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Federal bullying inquiry finds it’s a billion dollar problem

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HC Online | 28 Nov 2012, 12:00 AM Agree 0
Six months in the making, the report by the federal government into the problem of bullying has found it costs Aussie businesses between $6bn and $36bn annually – how do we solve this drain?
  • Dr Grant Robertson, UGM Consulting | 28 Nov 2012, 02:18 PM Agree 0
    I'll leave the 'legal' response to others who focus on that area, but would like to highlight the value of helping everyone in the workplace understand how to be more inclusive. A key pillar of this approach is developing personal influence at work. If this is achieved, it is likely to address not only a fair few of the factors which give rise to bullying but also a range of other challenges that impact on both organisational health and performance more generally. UGM Consulting undertook a broad study on Influence at Work in Australian workplaces in October last year. The report is downloadable at http://www.ugmconsulting.com/newsletter%20archive.html.
  • Stuart King | 28 Nov 2012, 02:41 PM Agree 0
    Having had input into the process of review by this government I will watch with interest what actually results. Codes of practice and information will provide guidance I am sure. What this review has missed however is creating the opportunity of making things more visible, incentivising organisations (including government) to adopt best practice, rewarding as well as punishing. Perhaps offering tax incentives to private organisations to improve performance on this issue. Giving someone a 'smack' is too late (30 yeras in law enforcement taught me that) .... identifying behavioural risk early, developing a behaviour risk mitigation strategy and creating a highly engaged and respectful culture that encourages performance is the key. Government organisations should take the lead and invest to show what is possible but I suspect they will not. Our national research found the ACT was over represented in reports of bullying through the written word!
    Corporate Australia will drive this innovation, and many or our visionary clients are doing just that.

    My final assessment ? An expected response from a government lacking resolve and real understanding to be innovative in response to a national problem. A missed opportunity. www.risktobusiness.com
  • Bernie Althofer | 29 Nov 2012, 11:50 AM Agree 0
    The people who made contributions need to be congratulated on coming forward. The report is detailed but will take some for a comprehensive analysis to be conducted.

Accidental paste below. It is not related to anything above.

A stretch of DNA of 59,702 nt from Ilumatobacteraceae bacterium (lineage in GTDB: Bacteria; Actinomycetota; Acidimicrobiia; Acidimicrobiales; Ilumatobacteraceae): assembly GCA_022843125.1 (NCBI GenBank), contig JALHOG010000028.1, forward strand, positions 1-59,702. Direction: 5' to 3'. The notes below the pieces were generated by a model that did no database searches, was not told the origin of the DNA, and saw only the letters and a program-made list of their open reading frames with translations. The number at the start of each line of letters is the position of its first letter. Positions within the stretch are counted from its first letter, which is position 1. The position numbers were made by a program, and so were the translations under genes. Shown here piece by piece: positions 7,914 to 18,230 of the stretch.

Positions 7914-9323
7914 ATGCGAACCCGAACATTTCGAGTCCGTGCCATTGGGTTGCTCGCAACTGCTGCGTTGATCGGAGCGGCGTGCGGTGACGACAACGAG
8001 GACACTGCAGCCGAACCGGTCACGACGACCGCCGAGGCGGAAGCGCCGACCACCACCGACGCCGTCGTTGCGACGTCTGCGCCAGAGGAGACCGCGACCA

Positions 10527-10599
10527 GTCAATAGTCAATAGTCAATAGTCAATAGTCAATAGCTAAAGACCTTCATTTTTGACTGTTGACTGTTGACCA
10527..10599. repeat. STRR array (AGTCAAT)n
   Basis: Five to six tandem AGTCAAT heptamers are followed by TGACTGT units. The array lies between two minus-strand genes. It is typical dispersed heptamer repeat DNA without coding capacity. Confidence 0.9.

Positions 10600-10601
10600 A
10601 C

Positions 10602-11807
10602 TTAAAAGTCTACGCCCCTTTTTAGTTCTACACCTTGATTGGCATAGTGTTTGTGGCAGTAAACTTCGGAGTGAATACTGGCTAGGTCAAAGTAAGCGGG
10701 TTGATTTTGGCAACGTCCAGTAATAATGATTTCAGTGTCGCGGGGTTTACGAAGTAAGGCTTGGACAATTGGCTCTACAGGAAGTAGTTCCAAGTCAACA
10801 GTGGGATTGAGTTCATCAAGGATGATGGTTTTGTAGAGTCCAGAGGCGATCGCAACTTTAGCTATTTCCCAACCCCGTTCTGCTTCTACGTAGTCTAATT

Like many other reports, the devil will be in the detail e.g. implementation.
    It has been interesting to participate in various discussion groups over the past few years, and in that time a raft of strategies have been offered.
    It seems that a strong educative role focusing on prevention is required.

    It also seems that there is an abundance of laws across Australia that could be used to address various forms of bullying.

    It also seems that there is a lack of awareness or understanding as to how these laws can be applied.

    It appears that Australia is considered as the 'benchmark'when it comes to addressing workplace bullying, so it would be excellent to make sure that this is not a missed opportunity. I guess the question is "How will this Report work on the ground?"

    As Stuart has indicated, giving someone a smack does not necessarily work. Understanding and addressing the hazard/risk factors as a proactive measure could be more effective in the long term. Then again, I too like Stuart have a police background, and whether people like it or not, those who get the figures, get the rewards. It seems that rewards are built on the notion that the more effective approach is where there are 'figures' to support action.

    Sometimes, the most effective people are those actually prevent the offence in the first place. We need to change that culture and approach.
  • GWH Lohrey | 29 Nov 2012, 06:42 PM Agree 0
    While bullies are in positions of power, the problems will persist. Bullies are promoted and protected. The object of their dysfunctional behaviour pays the price almost always. The true estimate of damage done is likely to be in excess of $36 billion once you factor in the increased medical costs as a result of damage to health, loss of tax dollars when jobs are lost, etc. Management / HR generally does not handle the issue well.
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